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J Burn Care Rehabil. 1991 Jul-Aug;12(4):330-3.

Severe itching in the patient with burns.

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University of South Alabama Burn Center, Mobile.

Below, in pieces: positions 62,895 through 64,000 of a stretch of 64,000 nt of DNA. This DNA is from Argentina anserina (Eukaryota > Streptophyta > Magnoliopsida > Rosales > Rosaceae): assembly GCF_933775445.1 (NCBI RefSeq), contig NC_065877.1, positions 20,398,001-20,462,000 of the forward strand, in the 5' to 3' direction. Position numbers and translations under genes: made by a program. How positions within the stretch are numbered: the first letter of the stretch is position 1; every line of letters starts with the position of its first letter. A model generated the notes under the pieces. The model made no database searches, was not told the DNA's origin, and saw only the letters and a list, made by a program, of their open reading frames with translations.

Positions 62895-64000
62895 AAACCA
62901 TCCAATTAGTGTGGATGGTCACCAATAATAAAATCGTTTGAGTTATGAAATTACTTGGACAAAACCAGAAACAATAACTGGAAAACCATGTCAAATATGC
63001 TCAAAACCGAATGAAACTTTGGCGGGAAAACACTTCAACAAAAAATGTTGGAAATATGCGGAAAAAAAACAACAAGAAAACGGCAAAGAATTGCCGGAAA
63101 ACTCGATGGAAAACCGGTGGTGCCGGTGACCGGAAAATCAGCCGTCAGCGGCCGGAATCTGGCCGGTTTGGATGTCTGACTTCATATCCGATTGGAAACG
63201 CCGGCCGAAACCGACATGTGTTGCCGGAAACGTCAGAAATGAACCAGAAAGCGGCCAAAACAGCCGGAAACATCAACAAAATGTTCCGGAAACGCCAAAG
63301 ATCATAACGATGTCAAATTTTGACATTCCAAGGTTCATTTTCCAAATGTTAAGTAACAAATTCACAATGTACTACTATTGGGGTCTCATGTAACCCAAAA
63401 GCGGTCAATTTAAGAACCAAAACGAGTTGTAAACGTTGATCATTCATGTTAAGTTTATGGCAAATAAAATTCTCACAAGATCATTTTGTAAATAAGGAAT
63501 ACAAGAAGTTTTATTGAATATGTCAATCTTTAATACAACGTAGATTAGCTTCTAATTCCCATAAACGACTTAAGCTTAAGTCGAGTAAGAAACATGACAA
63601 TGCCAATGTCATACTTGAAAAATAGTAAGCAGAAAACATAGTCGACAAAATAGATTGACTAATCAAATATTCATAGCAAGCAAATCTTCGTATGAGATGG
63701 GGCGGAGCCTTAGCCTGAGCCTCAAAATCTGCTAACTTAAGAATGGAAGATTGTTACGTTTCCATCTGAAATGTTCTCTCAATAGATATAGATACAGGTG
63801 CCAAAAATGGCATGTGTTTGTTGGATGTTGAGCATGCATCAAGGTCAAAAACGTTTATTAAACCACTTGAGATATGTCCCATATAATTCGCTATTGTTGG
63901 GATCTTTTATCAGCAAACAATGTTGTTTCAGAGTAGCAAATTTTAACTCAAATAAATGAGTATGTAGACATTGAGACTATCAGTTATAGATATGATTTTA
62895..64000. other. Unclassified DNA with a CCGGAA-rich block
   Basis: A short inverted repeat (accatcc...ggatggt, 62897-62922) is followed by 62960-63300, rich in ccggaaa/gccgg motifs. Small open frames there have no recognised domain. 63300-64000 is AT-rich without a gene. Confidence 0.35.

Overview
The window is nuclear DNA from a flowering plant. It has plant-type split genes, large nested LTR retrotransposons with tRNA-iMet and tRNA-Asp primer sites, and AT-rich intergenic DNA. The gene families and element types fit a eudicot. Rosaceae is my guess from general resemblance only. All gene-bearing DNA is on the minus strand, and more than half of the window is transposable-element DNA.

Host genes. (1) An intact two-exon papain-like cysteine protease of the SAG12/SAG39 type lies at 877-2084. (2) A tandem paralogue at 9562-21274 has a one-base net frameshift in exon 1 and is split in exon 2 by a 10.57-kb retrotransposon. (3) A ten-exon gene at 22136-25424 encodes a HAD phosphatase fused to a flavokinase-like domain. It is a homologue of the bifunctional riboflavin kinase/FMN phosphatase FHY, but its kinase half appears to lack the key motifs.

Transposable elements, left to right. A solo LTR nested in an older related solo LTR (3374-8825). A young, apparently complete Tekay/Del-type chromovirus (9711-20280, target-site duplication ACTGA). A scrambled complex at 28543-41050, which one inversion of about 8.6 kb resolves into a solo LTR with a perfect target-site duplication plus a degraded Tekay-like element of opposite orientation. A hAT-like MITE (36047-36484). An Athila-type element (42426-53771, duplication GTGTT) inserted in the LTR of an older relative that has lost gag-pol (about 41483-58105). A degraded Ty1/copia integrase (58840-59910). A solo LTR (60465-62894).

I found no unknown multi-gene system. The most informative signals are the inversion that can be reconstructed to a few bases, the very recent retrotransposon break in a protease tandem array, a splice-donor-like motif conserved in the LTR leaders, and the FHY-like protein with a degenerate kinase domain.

After discharge, the patient with burns is often plagued with persistent, unrelenting itching. The purpose of this study was to document the incidence and severity of itching in discharged patients with burns, to determine factors that may help in prediction of the problem, and to study the effectiveness of Benadryl (Parke-Davis, Morris Plains N.J.), Atarax (Roerig Div. of Pfizer Inc., New York, N.Y.) and Polyhist Forte (Mikart Inc., Atlanta, Ga.) in relieving the symptom. All adult patients who were discharged to our outpatient clinic were entered into this prospective study. Patients were started on one of the three agents, and agents were changed monthly in a randomized fashion. Severity of itching was determined by a visual linear analogue scale. The study population had a mean age of 35.9 +/- 12.8 years, and a mean burn size of 19.1% +/- 15.3% total body surface area. Eighty-seven percent of discharged patients complained of itching. The average severity of the problem was 7.6 +/- 1.9. A significant difference (p less than 0.05) among groups was found when the population was analyzed for size of burn and duration of time to wound closure. Symptoms varied with anatomic area burned. One hundred percent of patients with leg burns and 70% of those with arm burns complained of itching. Facial burns did not cause itching in any of the patients. The agents that were tested produced complete relief in only 20% of patients, partial relief in 60%, and no relief in 20%. There were no differences in response to the three agents tested. All three of the drugs that were tested had similar onset of action.(ABSTRACT TRUNCATED AT 250 WORDS)

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